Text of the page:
US Beef Supply Expected To Decrease

Cattle ranchers are left with no choice but to shrink their herds due to drought and the increasing costs of beef production. Beef prices in the U.S. are likely to climb, and there may be a shortage of beef in the near future.

The Wall Street Journal reported that the U.S. beef production will suffer more in the following months now that farmers are reducing their herd sizes.

The federal government’s data shows that the growing production costs and other related expenses are forcing the ranchers to sell their calves to feedlots, as a result fewer cows are left behind for slaughter.

It is being expected that the situation will get even more worse by the end of this year and early 2023, that America might have to face a severe beef shortage.

Moreover, grazing pastures all over the U.S. have been ruined because of continuous drought, due to which farmers are being compelled to spend more on supplemental feed.

It is being forecasted that by next year, there will be a 7% reduction in beef production and the prices of cattle will also increase. This spells trouble for meat packing businesses like Cargill Inc., Tyson Foods Inc., JBS USA holdings Inc., and National Beef Packing Co.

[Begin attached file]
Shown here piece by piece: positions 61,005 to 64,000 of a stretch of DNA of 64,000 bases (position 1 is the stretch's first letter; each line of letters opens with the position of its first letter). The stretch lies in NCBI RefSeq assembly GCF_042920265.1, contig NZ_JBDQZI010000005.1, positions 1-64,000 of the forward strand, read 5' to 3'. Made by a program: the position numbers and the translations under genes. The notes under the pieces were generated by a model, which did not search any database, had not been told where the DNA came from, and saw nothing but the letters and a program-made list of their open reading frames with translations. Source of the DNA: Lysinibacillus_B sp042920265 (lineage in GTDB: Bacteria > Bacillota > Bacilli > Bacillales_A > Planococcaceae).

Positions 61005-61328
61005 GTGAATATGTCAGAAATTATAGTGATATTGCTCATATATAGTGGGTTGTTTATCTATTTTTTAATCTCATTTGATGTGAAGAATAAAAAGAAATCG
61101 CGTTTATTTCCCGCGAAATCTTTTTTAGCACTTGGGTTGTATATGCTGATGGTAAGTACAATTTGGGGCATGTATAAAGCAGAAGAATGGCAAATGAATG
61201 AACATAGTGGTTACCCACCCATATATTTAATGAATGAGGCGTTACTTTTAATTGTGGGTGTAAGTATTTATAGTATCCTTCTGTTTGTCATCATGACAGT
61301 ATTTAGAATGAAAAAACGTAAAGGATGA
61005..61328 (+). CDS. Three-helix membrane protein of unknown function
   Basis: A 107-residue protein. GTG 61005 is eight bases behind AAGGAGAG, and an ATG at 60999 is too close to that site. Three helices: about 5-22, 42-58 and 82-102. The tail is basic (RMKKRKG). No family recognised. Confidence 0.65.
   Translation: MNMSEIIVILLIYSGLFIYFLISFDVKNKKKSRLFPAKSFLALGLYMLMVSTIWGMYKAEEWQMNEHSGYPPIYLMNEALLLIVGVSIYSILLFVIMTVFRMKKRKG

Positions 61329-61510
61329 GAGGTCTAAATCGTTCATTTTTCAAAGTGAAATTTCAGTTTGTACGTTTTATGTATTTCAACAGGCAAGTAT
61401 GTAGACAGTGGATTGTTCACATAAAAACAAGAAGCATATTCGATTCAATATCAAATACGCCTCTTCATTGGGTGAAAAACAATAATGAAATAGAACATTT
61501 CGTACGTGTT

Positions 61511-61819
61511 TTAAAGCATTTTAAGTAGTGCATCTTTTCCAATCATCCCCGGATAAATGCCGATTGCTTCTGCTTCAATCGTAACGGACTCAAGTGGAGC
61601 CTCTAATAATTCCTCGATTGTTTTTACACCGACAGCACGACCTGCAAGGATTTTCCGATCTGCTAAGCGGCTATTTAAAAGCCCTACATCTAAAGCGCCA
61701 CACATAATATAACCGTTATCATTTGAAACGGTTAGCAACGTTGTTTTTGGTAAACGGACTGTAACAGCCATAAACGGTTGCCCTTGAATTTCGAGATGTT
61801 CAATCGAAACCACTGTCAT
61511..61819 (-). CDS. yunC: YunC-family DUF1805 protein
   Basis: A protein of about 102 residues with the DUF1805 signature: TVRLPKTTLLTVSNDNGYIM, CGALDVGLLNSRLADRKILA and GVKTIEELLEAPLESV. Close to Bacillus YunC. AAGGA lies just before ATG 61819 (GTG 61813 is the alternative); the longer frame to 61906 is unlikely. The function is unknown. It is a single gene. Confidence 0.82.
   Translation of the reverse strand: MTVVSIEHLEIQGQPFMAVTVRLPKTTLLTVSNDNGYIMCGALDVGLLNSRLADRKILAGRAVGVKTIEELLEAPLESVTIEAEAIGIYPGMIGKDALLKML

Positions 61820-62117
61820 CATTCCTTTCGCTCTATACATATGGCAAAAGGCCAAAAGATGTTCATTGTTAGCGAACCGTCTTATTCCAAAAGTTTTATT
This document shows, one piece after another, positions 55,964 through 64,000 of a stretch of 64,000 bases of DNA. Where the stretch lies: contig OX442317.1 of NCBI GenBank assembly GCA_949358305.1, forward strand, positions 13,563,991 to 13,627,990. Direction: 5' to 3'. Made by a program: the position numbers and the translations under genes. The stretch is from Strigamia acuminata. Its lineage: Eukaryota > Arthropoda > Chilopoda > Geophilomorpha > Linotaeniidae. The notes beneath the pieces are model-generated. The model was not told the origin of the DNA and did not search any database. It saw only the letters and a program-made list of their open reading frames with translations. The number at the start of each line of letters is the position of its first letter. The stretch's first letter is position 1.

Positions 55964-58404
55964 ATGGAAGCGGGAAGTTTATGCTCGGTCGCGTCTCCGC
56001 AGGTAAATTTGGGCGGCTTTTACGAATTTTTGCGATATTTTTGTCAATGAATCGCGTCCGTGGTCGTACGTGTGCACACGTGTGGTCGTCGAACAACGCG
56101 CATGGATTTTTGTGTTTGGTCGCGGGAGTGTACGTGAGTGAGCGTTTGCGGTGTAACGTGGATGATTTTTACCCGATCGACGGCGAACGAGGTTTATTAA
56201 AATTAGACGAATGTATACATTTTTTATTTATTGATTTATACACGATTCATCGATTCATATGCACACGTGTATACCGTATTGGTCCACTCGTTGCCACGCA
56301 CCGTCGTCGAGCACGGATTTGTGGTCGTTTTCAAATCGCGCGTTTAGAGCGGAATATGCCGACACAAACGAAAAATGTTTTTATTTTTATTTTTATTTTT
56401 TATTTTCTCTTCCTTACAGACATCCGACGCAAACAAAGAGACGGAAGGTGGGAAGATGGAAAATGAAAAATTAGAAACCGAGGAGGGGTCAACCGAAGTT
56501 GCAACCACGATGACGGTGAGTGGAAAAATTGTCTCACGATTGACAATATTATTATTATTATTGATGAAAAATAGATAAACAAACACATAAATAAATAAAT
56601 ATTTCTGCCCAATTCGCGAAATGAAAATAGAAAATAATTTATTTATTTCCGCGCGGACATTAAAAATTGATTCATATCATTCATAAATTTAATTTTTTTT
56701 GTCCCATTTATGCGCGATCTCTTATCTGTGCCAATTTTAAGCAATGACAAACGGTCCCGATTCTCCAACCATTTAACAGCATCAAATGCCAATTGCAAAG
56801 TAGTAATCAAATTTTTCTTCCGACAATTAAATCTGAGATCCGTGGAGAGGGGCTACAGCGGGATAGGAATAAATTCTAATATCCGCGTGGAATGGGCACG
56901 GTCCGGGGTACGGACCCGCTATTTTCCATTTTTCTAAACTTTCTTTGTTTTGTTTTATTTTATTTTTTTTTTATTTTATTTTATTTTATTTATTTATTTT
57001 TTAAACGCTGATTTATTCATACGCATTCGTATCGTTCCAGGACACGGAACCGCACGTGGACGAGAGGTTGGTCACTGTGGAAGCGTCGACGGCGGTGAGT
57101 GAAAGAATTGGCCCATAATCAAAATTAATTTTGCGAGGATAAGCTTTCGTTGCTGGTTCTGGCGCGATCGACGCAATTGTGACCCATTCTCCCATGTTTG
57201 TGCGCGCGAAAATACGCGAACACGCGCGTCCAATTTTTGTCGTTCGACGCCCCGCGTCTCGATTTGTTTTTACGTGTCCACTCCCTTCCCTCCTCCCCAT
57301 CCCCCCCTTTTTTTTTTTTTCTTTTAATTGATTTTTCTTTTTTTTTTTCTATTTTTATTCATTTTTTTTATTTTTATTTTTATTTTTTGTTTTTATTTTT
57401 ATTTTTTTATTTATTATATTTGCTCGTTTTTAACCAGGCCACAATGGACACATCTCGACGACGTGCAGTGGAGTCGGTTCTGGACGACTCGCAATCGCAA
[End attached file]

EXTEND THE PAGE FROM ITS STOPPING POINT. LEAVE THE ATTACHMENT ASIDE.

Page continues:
Many believe that American consumers are already suffering as the growing production costs are already being passed on to them.

As cattle rearing gets more expensive, less cows are raised for slaughter, as a result less meat will be produced and beef prices will likely go up. Prices for ground beef and chicken are already much higher than ever before.

A fourth-generation rancher, Jeanie Alderson from Burney, Montana, claimed that in the last few months, she had to sell around 75 aging female cows from the herd of 250 cows that she owns.

Usually, she used to purchase new cows in order to replace the ones that she sold but this year the cost of maintaining cows has increased so much that she can’t afford to get more cows in her herd.

Alderson also highlighted that wildfires are destroying the pastures in southern Montana and as a result many ranchers have to rely on the expensive supplemental feed. She added that ranchers are left with no option but to decrease the size of their herds because of these expenses.

The U.S. Department of Agriculture reported that many ranchers reduced the number of beef cows from their herds during the current year’s first quarter because of higher costs and drought.